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DSES President Dr. Richard Russel has been measuring signal strengths 0f stations in the Very Low Frequency (VLF) band for the past year, looking for changes in ionospheric propagation due to solar flares. He uses a Sudden Ionospheric Disturbance (SID) monitor small radio telescope.  His SID detector is located in Colorado Springs, CO. The measurements are sensitive to the changes in radio propagation at sunrise and sunset.

With his baseline of historical data at sunrise and sunset, he then predicted what could be expected during the August 20, 2017 solar eclipse. He presented his prediction work at the 2017 Society of Amateur Radio Astronomers Annual Conference at NRAO Greenbank, WV on July 25, 2017. His paper was titled, “Ionospheric Reflection Variation During Sunrise and Sunset and Predictions for the 2017 Total Eclipse”.

During the eclipse he made measurements, and found the results matched closely with his predictions. The link presents a summary of his work. Plus it has YouTube links to this and another of his talks at the SARA conference. The second talk is titled, The Use of Monte-Carlo Analysis to Evaluate Radio Astronomy Source Detection”.

Also see this Daily Mail article, NASA Scientists to Study the Ionosphere During the Eclipse (August 10, 2017).

Photos from our site work trip July 23, 2017

These are photos taken during our work trip the Plishner radio telescope site on Sunday July 23, 2017. – Gary WA2JQZ






Ray Uberecken AA0L and Steve Plock KL7IZW reinstalled Ray’s 3-band antenna feed at the focus of the 60-foot dish. Bill Miller KC0FHN and Gary Agranat WA2JQZ  helped from the ground.




An all-day project today was the rebuilding of the “Radio Jove” phased dipole antenna. The first version had been constructed with PVC pipe masts, but that was collapsing. Dave Molter AD0QD redesigned a new antenna support system, using surplus stainless steel pipes, and adding springs and pulleys. Last autumn the bases for the poles had been already set with concrete. Today most of the team helped rebuild the antenna at one time or another. The placement of the structural support ropes was carefully rethought. Floyd Glick WD0CUJ fastened all the knots.  Here is the result.  This antenna system is used to monitor radio pulses emitted from Jupiter and its moon Io at 20 MHz.  These pulses are among the strongest astronomical signals observable.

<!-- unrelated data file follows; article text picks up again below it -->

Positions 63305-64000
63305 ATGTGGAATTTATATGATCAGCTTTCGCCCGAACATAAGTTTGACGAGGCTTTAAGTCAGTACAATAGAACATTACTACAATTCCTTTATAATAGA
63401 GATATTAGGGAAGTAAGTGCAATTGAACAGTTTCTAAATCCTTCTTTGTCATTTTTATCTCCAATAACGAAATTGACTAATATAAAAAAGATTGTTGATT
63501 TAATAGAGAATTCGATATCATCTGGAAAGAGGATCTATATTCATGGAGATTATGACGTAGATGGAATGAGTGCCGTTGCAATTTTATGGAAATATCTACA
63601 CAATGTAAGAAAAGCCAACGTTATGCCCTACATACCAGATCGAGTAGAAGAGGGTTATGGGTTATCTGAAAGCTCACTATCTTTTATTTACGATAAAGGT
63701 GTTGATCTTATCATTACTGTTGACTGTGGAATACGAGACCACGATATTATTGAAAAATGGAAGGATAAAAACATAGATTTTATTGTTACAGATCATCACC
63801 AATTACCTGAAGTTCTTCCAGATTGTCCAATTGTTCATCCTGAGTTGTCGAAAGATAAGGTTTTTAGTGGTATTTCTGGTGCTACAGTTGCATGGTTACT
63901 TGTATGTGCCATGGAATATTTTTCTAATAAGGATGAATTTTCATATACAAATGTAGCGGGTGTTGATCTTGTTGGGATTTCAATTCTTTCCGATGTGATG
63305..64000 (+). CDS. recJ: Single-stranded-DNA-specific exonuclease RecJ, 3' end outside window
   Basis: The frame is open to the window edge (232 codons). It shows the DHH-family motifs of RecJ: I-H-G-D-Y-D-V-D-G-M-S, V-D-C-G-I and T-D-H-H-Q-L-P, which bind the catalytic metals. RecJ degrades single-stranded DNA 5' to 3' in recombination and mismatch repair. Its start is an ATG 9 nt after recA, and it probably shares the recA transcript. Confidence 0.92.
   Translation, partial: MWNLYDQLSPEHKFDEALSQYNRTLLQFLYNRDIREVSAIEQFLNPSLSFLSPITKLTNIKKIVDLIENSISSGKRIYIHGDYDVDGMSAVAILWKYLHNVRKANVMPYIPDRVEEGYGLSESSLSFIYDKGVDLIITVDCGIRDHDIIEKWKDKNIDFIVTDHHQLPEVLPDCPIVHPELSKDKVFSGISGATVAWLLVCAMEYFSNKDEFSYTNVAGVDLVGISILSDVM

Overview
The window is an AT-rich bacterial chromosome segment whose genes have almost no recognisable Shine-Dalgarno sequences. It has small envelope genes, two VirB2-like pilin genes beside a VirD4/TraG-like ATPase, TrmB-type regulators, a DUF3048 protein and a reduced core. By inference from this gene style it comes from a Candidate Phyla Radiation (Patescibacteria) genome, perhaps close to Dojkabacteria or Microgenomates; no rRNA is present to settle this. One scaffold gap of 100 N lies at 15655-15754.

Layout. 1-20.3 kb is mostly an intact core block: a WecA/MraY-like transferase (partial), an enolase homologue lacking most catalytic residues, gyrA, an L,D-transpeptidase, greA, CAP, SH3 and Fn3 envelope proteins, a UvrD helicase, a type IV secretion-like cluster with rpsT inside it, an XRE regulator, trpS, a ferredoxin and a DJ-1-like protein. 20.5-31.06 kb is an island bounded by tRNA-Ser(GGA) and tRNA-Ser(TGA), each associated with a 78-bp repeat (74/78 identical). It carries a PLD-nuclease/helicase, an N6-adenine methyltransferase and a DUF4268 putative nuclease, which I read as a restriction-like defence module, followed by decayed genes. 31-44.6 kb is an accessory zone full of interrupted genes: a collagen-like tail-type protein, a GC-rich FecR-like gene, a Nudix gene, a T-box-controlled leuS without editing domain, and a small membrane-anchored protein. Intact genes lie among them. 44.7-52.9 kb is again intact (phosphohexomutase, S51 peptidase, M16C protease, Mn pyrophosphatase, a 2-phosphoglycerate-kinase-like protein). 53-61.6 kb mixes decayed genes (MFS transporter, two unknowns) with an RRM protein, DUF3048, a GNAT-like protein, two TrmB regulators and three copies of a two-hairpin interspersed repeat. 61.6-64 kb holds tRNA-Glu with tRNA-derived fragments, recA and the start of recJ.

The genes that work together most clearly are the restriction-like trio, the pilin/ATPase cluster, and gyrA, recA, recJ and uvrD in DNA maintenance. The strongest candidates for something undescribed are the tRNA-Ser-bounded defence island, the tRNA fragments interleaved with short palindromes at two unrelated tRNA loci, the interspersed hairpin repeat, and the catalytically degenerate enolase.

Ed Corn KC0TBE contributed with much facilities work. Here he is installing a small solar panel to charge the 12 volt batteries at the generator.  With him is Floyd Glick WD0CUJ.


Ed Johnson AD5MQ walked around the 60 foot antenna with a UHF signal source.
Inside the communications trailer, Ray Uberecken AA0L monitored how the signal was received.
Ed Johnson AD5MQ
Ed Johnson AD5MQ
Bill Miller KC0FHN constructed a ventilation fan to the side of the communications trailer. The fan is self-powered by a solar electric panel. Its purpose is to help exhaust the hot air that builds up in the trailer during the summer season. It turns on automatically whenever the sun is out. Bill first cut a wood mounting frame to place on a window opening, to mount the fan.
Bill KC0FHN installing the fan at the side of the trailer.
Bill KC0FHN installing the fan at the side of the trailer.
Ed KC0TBE meanwhile installed a new air filter for the trailer, to help the air flow for Bill’s vent fan.
Inside view of the new trailer ventilator fan.
The new small solar panel on the roof is to power the ventilator fan.
The ventilator fan, installed by the end of the day.


The propane fuel tank for our generator.
Our generator shack.